We strongly encourage our interns to take periodic days off from the children and the home and get out into the surrounding area to experience the unique culture and atmosphere of the area. This is an account from an intern who did just that while staying at the CHI home in Kathmandu, Nepal.
I recently had the opportunity to visit Kathmandu’s famous “Monkey Temple”. The real name for this ancient hilltop religious complex is Swayambhunath, the Tibetan name meaning “Sublime Trees”. Sublime they were, shading the whole hill from the harsh summer sun, strung here and there with row upon row of Tibetan prayer flags, and full of the chatter of birds and the famed monkeys lounging lazily in the shade.
I chose the easy way up the hill – by car. The road takes you most of the way up from the south side stopping just short of the southwest entrance. There is also an entrance on the North side – this is the difficult way. A long, and very steep staircase jutting straight up the hill, 365 steps leading directly to the main platform of the temple. The easy way still had it’s share of stairs, but they were much easier to handle, gently meandering the rest of the way up the hill.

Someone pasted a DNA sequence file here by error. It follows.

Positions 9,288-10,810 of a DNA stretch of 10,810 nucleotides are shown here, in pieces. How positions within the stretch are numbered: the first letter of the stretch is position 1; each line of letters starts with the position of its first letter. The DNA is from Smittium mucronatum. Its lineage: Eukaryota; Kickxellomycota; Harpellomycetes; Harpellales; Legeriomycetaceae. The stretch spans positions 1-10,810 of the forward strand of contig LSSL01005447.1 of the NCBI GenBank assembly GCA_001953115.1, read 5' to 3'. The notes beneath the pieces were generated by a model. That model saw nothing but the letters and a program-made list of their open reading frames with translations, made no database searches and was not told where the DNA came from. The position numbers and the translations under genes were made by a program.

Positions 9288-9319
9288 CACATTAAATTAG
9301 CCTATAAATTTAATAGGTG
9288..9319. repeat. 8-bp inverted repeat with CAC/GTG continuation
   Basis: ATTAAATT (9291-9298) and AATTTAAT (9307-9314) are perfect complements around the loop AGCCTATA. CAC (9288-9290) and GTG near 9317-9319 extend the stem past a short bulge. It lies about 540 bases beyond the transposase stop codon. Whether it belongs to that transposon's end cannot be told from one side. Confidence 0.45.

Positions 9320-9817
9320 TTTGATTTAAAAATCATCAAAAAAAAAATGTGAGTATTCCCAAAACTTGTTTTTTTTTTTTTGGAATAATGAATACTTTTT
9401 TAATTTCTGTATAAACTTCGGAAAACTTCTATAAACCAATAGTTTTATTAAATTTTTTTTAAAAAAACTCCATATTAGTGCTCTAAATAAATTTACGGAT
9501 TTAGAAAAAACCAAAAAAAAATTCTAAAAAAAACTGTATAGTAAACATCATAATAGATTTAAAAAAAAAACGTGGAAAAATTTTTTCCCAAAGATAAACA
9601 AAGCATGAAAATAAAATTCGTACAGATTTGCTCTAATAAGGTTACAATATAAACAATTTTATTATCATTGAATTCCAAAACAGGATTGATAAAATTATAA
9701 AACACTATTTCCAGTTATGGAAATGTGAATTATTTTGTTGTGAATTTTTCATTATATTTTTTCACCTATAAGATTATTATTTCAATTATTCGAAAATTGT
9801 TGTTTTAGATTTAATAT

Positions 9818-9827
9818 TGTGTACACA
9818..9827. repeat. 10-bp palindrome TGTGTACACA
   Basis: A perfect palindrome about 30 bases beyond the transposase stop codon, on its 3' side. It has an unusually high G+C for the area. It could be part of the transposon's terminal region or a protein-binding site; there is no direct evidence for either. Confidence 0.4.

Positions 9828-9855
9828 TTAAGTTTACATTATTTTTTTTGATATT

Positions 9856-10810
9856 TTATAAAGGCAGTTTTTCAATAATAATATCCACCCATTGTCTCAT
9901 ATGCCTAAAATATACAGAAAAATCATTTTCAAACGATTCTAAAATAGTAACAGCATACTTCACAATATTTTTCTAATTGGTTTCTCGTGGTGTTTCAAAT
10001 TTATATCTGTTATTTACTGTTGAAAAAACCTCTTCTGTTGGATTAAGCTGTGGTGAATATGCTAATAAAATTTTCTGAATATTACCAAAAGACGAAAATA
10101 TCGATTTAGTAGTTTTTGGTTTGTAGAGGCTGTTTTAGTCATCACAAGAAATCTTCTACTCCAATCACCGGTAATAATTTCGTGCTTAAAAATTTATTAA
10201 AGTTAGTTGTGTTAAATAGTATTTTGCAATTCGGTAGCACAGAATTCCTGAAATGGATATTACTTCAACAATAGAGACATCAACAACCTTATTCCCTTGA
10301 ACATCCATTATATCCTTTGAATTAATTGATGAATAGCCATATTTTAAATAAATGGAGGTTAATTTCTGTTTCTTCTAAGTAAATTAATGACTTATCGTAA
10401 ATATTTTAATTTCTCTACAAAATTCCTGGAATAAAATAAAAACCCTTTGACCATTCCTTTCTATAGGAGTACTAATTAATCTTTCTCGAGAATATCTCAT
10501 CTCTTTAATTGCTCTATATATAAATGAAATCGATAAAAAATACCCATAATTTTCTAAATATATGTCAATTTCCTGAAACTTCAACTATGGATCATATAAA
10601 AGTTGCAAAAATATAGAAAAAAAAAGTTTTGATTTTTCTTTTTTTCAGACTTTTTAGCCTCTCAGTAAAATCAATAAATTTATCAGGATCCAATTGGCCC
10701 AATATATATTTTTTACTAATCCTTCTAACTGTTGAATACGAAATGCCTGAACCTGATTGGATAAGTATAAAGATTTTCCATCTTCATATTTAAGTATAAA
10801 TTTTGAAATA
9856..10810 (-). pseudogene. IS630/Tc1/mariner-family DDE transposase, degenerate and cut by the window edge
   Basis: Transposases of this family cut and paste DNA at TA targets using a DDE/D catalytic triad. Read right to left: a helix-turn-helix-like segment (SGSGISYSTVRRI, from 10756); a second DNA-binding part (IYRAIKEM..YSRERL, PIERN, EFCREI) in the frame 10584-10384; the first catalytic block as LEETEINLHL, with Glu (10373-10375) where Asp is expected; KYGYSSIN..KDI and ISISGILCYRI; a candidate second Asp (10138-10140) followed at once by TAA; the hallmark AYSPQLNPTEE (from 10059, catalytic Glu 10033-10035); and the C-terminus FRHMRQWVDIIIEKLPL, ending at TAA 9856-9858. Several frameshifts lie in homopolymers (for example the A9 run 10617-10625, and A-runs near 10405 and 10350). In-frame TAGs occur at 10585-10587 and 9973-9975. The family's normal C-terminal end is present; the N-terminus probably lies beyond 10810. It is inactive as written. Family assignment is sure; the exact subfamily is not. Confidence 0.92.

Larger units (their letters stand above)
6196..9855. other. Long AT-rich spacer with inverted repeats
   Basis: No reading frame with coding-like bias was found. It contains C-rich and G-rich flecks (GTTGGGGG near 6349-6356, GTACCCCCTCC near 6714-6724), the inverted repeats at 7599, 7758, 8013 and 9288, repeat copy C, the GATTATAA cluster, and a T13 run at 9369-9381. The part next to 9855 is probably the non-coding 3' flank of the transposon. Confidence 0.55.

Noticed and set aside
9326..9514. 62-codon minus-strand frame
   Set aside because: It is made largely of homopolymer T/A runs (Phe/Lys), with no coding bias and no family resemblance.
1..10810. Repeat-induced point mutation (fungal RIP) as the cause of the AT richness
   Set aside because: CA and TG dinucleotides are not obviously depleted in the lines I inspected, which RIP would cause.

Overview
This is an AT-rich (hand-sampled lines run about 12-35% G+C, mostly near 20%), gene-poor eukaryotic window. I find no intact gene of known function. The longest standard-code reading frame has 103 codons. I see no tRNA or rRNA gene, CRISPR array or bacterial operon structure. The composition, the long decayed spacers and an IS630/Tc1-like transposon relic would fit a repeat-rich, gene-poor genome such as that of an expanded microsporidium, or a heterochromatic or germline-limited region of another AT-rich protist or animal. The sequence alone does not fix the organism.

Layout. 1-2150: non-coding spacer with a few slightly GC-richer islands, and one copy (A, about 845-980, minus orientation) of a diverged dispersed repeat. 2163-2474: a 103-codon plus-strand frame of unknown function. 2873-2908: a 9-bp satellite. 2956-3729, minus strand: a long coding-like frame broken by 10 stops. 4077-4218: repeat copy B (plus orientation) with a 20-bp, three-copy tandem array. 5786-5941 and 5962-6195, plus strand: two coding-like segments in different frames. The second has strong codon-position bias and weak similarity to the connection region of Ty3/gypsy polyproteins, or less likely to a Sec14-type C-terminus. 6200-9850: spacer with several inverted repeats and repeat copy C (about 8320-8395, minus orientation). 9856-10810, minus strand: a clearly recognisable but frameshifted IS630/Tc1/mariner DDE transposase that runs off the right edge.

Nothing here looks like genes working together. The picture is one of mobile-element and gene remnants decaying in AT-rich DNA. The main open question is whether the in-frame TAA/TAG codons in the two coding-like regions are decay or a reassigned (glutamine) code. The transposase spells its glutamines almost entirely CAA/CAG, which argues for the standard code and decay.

The complex is strewn with various temples and shrines. It houses a Tibetan monastery, library and museum, as well as many shops, restaurants, and even a small hostel. The main feature of the complex is the Buddhist Stupa. Perched at the highest point on the hill, this large perfectly white dome is topped with a square structure painted with the “Eyes of Buddha” looking in the four cardinal directions with the Nepali symbol for “Unity” shown as well. It is surrounded by smaller shrines and statues and many tourists and pilgrims circumambulating the stupa turning the many prayer wheels as they go.
You can see the whole of Kathmandu valley from this vantage point, stretching far and wide stopping just at the edge of the mountains which cradle this city in their protective embrace.
This is one of the most sacred Buddhist pilgrimage sites in all of Nepal and I feel very privileged to have experienced this magnificent place and to be able to share it with all of you.
Until next time,